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Sacrificial Violence and Targeting in International Humanitarian Law

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Chapter Summary

This chapter explores the central norms on targeting in contemporary international humanitarian law (IHL), as the ultimate point of a historically grown body of thought on the lawful killing of certain civilians. It introduces a theory explaining how the causation of incidental death of civilians, rather than the wilful death of enemy combatants, plays a pacifying role in the symbolic order of international law to argue that casualties are perceived as being necessary preconditions for peace in an international community. The chapter examines targeting norms as part of a contemporary victimisation ritual, offering the civilian casualty in exchange for divine appeasement of an international community. This approach draws on the work of René Girard, explaining how communal violence is contained through ritual acts of sacrificial killings. The chapter also discusses the projection of Girardian theory on IHL norms.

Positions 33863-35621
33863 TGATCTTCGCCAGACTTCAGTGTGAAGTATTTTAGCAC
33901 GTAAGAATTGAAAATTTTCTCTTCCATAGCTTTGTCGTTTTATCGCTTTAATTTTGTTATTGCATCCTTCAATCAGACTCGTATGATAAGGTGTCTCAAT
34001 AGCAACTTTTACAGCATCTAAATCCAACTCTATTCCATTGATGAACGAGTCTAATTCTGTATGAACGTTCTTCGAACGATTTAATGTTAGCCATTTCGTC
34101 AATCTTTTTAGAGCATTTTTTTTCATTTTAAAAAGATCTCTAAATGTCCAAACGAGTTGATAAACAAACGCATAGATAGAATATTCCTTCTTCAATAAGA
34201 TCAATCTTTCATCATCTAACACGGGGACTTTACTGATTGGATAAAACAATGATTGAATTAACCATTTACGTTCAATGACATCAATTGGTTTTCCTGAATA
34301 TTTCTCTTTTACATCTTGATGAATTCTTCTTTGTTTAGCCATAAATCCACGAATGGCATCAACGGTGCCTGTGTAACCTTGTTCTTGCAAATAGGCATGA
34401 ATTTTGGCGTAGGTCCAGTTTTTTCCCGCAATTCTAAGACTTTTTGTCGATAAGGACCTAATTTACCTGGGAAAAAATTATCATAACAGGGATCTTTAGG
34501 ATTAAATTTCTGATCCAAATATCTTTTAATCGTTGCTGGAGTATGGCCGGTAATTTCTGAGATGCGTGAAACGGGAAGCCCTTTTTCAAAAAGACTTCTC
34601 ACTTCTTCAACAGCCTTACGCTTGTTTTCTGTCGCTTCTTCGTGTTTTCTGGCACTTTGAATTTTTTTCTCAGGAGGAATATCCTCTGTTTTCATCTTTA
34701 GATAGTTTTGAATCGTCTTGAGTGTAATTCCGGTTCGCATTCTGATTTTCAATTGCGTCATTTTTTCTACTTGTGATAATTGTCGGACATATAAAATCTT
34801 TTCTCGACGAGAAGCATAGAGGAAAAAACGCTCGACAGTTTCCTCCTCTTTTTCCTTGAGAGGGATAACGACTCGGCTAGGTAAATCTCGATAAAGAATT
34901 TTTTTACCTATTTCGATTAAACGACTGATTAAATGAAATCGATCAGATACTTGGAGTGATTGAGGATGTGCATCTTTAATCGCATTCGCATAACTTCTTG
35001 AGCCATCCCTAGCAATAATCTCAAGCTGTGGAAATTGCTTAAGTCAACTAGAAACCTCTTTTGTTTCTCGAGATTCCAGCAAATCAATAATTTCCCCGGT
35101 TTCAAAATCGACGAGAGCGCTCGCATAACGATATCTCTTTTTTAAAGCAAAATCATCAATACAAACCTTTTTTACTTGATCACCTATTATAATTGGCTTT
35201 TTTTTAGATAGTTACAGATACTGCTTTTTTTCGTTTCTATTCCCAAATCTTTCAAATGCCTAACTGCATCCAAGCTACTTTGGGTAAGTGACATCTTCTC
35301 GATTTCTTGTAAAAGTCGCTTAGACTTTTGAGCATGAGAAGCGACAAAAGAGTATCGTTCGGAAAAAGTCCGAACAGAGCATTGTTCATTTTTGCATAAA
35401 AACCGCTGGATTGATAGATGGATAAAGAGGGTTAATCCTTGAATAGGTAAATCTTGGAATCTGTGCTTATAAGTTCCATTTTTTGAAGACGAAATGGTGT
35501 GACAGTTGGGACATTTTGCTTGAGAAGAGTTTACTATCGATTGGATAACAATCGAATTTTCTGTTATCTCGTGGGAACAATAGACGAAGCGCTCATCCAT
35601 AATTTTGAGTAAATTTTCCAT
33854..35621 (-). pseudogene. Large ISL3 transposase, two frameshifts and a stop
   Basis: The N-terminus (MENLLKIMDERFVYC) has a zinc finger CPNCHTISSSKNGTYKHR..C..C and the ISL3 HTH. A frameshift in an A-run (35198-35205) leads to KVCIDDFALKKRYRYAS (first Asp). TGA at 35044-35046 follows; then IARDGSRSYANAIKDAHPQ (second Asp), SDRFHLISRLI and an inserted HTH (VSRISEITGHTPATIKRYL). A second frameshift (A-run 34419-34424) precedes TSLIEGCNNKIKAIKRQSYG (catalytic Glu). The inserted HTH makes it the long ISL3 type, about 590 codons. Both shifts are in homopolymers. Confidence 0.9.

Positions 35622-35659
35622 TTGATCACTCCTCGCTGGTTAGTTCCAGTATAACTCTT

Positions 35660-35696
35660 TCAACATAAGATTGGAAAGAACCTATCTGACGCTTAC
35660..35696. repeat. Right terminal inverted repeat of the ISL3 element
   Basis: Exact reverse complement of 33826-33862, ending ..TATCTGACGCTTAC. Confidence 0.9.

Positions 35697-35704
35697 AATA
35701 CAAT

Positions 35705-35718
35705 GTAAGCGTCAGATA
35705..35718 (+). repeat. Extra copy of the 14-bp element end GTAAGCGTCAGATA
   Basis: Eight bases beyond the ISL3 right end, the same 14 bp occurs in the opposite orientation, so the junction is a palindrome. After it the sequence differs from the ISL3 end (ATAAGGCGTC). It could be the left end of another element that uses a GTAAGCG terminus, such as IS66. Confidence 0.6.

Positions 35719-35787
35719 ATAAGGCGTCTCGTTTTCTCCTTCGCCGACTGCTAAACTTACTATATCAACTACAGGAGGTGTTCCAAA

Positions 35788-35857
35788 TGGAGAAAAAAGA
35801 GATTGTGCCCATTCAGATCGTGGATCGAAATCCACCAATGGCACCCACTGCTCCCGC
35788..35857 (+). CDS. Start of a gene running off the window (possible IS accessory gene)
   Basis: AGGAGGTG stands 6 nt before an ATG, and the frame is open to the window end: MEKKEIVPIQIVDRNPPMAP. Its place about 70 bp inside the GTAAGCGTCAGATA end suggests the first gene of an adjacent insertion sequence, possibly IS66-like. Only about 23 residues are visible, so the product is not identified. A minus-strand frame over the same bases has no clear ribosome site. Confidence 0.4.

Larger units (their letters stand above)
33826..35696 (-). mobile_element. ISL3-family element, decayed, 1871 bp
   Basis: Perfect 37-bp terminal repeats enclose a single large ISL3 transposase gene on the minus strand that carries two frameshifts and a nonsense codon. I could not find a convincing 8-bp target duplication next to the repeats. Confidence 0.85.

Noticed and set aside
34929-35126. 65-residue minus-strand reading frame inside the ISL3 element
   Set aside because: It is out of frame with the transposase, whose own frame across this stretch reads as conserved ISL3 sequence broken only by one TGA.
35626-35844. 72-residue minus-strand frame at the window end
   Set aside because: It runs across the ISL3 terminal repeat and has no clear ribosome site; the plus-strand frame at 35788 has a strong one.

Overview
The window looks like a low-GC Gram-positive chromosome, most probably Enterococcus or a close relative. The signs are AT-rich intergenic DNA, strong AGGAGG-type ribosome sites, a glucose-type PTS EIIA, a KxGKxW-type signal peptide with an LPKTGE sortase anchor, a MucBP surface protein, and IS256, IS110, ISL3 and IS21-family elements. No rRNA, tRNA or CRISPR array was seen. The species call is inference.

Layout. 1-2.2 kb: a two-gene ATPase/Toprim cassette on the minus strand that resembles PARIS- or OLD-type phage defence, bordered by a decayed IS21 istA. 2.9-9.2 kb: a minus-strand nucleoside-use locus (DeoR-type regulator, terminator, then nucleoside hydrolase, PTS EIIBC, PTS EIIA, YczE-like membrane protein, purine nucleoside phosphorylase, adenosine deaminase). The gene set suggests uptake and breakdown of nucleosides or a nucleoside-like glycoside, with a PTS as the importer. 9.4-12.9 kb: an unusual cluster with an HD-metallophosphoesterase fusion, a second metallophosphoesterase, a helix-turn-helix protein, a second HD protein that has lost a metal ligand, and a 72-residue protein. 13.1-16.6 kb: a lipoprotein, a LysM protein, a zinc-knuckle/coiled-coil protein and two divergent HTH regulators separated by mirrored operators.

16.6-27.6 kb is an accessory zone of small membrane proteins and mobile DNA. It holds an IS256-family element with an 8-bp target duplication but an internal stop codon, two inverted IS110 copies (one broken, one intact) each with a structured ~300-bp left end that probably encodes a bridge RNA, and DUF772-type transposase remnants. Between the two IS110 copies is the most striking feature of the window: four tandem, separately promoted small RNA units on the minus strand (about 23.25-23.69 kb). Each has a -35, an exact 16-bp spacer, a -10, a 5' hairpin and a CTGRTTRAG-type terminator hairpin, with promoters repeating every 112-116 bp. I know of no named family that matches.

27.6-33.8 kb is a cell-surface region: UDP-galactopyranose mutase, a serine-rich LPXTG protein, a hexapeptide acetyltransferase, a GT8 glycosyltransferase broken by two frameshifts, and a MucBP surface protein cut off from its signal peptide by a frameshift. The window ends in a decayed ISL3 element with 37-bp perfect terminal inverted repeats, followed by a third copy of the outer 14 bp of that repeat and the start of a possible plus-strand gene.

Keywords: civilian casualty; communal violence; Girardian theory; international community; international humanitarian law (IHL); ritual acts; sacrificial killings



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